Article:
Mary Douglas wrote in “The World of Goods: Towards an Anthropology of Consumption,” that materialism is driven by envy and competitive display.   Envy of what other people have influences the market and what the consumer perceives as need. 

Conspicuous consumption is the pitiful cry of the self-absorbed consumer saying to the world, “Look at me.”  Suffering from a severe case of inferiority, the consumer tries to mask their feelings of inadequacy by buying the symbols that will prop up their self –esteem.

The Bible is actually neutral in matters of wealth.  Having material things is never the issue but the attitude behind consumption.  It’s the attitude of greed that makes it easier for a camel to pass through the eye of a needle than the rich entering the kingdom; it is the foolishness of pursuing riches that is equated to trying to catch the wind.    A biblical worldview is about contentment, helping those in need (not just the crumbs that fall from the rich man’s table) and pursuing God rather than money.  A biblical worldview recognizes that our worth is not in what we own, but rather who we are in Christ.   God, who created our material world, gave charge to His creation to be stewards of the earth and all that is in it, not to consume, gain or hoard.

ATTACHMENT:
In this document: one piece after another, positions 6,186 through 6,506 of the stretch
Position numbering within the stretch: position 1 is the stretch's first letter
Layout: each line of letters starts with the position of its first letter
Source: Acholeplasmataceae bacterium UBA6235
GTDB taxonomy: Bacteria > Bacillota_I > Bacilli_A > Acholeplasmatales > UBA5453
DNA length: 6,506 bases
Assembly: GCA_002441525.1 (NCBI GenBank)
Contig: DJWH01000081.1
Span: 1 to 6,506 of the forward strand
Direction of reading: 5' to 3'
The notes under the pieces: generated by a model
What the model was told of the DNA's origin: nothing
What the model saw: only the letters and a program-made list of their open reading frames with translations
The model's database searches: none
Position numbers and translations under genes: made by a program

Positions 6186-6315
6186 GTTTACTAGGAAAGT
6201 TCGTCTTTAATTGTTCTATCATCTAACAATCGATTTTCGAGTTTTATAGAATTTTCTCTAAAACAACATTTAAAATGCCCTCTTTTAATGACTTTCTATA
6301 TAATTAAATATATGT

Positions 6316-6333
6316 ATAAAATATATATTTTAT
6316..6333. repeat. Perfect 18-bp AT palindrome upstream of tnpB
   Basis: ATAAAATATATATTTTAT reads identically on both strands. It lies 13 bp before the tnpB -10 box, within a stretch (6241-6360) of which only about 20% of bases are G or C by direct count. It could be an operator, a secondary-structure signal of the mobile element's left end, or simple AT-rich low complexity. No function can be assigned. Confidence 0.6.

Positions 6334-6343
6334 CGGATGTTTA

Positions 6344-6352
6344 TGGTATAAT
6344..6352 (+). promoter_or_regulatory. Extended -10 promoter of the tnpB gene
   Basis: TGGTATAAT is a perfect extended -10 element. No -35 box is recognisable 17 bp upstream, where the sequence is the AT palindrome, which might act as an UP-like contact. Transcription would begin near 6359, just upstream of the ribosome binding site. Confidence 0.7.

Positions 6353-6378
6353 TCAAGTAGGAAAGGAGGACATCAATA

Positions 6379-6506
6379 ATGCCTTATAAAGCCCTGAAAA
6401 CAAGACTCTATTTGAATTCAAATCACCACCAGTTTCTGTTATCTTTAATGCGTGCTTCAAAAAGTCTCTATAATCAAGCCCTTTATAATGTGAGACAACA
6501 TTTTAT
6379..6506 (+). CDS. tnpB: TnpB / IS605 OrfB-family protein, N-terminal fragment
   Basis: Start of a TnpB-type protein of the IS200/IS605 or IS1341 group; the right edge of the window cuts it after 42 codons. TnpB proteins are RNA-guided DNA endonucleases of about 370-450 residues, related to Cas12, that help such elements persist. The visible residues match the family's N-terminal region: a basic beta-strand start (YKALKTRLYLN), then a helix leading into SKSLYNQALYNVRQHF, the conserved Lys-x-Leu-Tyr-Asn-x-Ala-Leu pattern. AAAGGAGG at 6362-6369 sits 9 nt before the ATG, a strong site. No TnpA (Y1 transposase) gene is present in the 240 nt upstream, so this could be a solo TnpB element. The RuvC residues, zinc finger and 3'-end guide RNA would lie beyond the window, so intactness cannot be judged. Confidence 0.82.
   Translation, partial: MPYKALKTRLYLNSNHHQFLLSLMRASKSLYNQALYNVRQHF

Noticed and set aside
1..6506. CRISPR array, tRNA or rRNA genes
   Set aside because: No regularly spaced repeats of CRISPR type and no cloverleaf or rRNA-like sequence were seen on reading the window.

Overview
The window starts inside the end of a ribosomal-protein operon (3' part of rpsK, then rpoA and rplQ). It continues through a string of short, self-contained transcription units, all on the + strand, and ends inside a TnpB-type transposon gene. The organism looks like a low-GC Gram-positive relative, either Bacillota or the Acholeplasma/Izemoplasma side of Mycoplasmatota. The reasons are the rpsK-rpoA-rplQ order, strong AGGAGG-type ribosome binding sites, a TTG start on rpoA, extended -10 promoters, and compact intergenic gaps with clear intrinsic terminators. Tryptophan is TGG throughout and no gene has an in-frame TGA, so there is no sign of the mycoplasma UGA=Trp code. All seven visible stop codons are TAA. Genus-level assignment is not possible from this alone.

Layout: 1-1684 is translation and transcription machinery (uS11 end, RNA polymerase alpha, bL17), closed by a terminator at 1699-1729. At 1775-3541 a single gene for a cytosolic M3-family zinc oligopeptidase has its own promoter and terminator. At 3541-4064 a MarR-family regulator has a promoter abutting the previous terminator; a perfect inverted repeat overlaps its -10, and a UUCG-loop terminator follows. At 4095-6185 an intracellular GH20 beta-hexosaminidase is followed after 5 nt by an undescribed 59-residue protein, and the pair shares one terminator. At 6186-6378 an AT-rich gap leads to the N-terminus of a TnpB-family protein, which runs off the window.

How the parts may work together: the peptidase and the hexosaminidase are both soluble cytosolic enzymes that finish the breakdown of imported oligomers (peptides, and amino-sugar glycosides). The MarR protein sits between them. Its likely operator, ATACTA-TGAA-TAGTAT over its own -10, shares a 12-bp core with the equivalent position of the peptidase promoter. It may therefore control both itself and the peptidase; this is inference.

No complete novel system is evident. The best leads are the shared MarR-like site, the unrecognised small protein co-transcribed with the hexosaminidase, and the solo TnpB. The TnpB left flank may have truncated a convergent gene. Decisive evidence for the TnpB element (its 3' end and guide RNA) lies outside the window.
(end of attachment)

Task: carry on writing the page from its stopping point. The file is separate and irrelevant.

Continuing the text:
Black Friday is an attempt to manipulate the retailer’s bottom line and feeds the worldview of consumerism as well as promotes competitive shopping.  However, this holiday ritual of consumption will never contribute to the real bottom line of man’s greatest need.  The water that Best Buy or Khols offers requires that we go back to the well each day.  The maker of the water said that if we ask He will give us living water and we’ll never thirst again. 

Monday, November 21, 2011

Thanksgiving and Inequities